East Side Interior

Edward Hopper American

Not on view

In a New York interior, a woman looks up from her sewing machine to gaze out an open window, the heat suggested by the loosened neck of her dress. Hopper had returned to New York from Paris in 1910 and took up etching when his paintings failed to find buyers, producing about 70 prints between 1915 and 1923. In addition to men and women experiencing the distinct fabric of his new home town, the artist evoked memories of France and explored rural and coastal landscapes in Maine and Massachusetts. After Hopper received two awards for his prints in 1923—the Logan Prize from the Chicago Society of Etchers and the W. A. Bryan Prize—he refocused his energies on painting, but often returned to subjects he had used etching to shape.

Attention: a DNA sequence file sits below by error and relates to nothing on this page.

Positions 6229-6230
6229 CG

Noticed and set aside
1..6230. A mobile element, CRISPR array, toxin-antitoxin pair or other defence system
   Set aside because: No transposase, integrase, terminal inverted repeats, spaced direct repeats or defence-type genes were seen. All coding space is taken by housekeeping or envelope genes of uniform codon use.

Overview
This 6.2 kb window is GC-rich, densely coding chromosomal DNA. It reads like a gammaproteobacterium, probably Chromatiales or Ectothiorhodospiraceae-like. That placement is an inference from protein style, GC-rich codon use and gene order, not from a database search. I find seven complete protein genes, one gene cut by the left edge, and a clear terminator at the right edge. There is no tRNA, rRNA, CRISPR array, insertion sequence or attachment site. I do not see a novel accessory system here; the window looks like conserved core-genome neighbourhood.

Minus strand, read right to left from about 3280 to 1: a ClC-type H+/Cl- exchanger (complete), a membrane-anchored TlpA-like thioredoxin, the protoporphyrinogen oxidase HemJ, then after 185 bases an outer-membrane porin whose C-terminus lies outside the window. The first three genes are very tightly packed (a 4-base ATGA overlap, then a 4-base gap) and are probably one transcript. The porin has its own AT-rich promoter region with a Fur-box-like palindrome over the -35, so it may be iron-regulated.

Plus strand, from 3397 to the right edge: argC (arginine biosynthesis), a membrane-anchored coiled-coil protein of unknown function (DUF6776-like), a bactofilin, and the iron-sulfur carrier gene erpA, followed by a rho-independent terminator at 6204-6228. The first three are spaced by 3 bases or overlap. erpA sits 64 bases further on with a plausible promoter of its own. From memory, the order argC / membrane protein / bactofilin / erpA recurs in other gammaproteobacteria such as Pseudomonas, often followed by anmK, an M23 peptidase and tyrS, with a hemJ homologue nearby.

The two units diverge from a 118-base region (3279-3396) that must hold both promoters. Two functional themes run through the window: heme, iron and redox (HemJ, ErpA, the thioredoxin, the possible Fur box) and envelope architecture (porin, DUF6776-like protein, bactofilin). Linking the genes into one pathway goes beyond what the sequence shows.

East Side Interior, Edward Hopper (American, Nyack, New York 1882–1967 New York), Etching

Due to rights restrictions, this image cannot be enlarged, viewed at full screen, or downloaded.

Open Access

As part of the Met's Open Access policy, you can freely copy, modify and distribute this image, even for commercial purposes.


Public domain data for this object can also be accessed using the Met's Open Access API.